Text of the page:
After things ramp up enough, there's a climax. The climax should change the character and the direction of the story. Now, you're at the end and you can wrap things up. The ending isn't always happy, but it should please the reader. You can't bring them all this way only to disappoint with a weak or meaningless ending.
Now you have a crafted and polished story. You're ready to reel your audience in. The thing is, you still need to focus on your offer no matter how good your story is. After all, you're only a creative writer if you're not selling anything. Which you are, but you write with a single goal in mind: sales.
The story gets your reader interested but you still have to close the deal. You also have to make sure your copy says the right things to the right people. That can pose challenges but there are many ways to get around them.
So, let's go over some tips to make sure your copy gets you sales.
You know by now that your audience only cares about what your offer can do for them. In other words, how certain features can benefit them. You need many benefits to appeal to many prospects. The issue is that you might list too many benefits.
People want instant gratification and they don't want to read an essay to learn about a product. Too many benefits can have the same effect as copy that's too long. You might make your offer look like every other similar offer if you list too many benefits. Many of these benefits don't make a difference to buyers anyway. In the worst cases, they can make an offer sound too good to be true.
Instead, you should focus on one or a few benefits. Benefits that give you a different angle than the competition. That helps to make sure readers don't get bored before your CTA. Your end goal is to keep readers interested until you ask them to do something.
Let's take bananas for example. You could list all the health benefits they share with other fruit, but that doesn't set them apart. Instead, you could focus on the fact that bananas are the most ergonomic fruit. That's a unique benefit that could appeal to the right audience.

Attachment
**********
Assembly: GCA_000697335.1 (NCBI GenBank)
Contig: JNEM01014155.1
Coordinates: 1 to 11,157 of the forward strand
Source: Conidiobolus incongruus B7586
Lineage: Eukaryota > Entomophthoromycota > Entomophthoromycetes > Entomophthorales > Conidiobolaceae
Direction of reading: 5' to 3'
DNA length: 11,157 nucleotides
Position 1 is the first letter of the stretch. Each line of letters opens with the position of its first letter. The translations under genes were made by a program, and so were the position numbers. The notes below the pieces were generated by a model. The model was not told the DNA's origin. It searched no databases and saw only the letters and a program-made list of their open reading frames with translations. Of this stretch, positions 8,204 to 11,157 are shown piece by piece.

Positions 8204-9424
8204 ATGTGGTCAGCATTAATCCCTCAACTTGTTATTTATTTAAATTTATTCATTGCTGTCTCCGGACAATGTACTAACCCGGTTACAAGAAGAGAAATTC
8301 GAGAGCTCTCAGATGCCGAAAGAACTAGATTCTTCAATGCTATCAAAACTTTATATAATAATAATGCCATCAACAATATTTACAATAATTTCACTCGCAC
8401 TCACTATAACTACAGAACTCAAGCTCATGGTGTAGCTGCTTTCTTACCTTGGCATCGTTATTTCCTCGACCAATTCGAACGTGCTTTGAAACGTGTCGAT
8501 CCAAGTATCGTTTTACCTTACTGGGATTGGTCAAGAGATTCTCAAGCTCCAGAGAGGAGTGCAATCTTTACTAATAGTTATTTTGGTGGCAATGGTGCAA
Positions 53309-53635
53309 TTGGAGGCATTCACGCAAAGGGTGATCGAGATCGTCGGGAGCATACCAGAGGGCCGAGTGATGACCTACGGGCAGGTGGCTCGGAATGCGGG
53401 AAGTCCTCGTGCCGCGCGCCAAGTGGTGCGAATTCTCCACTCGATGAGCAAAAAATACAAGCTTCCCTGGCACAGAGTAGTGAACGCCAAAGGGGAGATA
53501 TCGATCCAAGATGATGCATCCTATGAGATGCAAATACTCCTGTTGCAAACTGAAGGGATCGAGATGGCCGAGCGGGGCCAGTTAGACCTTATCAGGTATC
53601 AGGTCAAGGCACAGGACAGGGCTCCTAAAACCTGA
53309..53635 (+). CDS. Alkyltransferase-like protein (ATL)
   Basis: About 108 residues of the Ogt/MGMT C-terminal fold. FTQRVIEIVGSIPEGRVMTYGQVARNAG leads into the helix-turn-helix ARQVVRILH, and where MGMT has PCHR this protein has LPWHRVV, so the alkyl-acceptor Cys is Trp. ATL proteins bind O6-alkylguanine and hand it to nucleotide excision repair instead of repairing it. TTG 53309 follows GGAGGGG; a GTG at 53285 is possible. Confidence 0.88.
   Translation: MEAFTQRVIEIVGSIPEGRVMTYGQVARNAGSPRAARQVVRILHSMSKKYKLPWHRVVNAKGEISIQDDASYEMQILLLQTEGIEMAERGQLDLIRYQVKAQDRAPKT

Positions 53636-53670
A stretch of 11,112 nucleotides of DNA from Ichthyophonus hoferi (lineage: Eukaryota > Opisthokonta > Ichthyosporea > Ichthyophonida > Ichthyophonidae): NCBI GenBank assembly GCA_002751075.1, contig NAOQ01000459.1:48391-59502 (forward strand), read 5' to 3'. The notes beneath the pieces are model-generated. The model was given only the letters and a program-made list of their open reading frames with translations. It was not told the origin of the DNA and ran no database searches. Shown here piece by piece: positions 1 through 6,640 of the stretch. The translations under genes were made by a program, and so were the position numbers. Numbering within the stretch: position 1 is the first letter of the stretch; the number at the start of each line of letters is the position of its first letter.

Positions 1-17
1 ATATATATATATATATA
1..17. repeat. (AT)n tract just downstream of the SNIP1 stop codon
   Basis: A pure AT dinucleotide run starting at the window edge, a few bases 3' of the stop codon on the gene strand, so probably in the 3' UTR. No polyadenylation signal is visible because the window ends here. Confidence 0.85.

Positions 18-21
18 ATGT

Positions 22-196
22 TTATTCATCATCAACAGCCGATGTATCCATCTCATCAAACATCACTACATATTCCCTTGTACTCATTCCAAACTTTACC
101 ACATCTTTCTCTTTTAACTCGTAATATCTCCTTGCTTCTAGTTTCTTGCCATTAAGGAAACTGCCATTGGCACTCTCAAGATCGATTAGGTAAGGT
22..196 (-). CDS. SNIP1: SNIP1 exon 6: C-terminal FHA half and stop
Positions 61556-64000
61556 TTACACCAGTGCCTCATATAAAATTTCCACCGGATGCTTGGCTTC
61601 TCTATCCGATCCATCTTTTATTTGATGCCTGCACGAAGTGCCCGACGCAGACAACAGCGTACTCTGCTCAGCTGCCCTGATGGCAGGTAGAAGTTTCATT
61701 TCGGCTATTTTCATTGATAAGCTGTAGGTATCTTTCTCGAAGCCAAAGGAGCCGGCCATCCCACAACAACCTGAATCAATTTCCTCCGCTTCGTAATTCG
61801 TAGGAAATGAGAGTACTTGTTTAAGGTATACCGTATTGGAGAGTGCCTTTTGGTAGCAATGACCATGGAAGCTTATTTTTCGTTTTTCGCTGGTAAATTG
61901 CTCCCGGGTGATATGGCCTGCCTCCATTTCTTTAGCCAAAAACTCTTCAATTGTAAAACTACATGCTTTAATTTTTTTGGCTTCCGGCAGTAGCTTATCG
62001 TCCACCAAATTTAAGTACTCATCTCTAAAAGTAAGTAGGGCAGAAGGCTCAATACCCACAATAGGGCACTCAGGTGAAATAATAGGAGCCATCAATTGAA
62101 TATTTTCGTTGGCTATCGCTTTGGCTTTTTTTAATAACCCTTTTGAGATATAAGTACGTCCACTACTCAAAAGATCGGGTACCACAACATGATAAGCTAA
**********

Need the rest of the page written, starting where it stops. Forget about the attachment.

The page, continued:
One of the biggest rules in copywriting is to never assume anything about your audience. You risk insulting them or otherwise pushing them away if you assume something. You need to understand who you're writing to.
That's why research is crucial. You have to figure out who's buying what you're selling. With bananas, you might assume that only health-conscious people have an interest. That's far from the truth.
You risk alienating every other potential buyer if you only write for one type of person. You might also miss out on an opportunity to sell to people looking for a quick and convenient snack. Consider all the angles you could use with your offer.
At the same time, make sure you don't try to sell to everyone. You'll never achieve that lofty goal, but you might find a few different audiences. Do your homework and make sure that they're the right audience.
For example, you can't sell bananas to everyone. Some people don't like fruit at all. You won't win those people over in most cases. It's a waste of time and money to write for an uninterested audience, so don't bother. Instead, focus on an audience that likes fruit already.
Copywriting is all about persuasion. It's easy to cross the line and come off as pushy so you need a balance. You want to get your reader to take action, but they have to feel like they got there on their own.
This is where conversational copywriting comes into play. You want your copy to sound conversational but you don't want it to sound exactly like a conversation. The trick is to write the way you'd speak to a person. Think of how you'd tell a friend about a product without the intention to sell it to them.
You also don't want to include any mistakes made in casual conversation. People misspeak and have to correct themselves when they talk. Avoid that and aim for clarity. A casual but clear message is one of the most important things you can have in your copy.
Your audience can tell you're trying to sell them something if your copy doesn't sound natural. That's why the balance of conversational tone and persuasion is important. Your job is to convey the benefits of your offer and convince them that you want to help.
Your copy could fail to get a message across even with all the technical skills in the world. The way you write is important but it's not everything. You also have to hit the right points. The right points are what your audience wants to hear.
Rather than first focus on how you write, focus on what you need to say. From there, decide how you want to craft that message. Your message is the most important part of your copy. You won't have much luck with even the best copy if your message isn't clear.
That's why it's so important to understand your audience inside and out. You can't tap into what they want if you don't know what that is. If you can't tap into that, you won't compel them to take any action.
It's common to only pick up momentum halfway through a project. That can work against you. Your goal is to keep the reader hooked all the way through your copy. You might lose your reader halfway through your copy, no matter how good the ending is.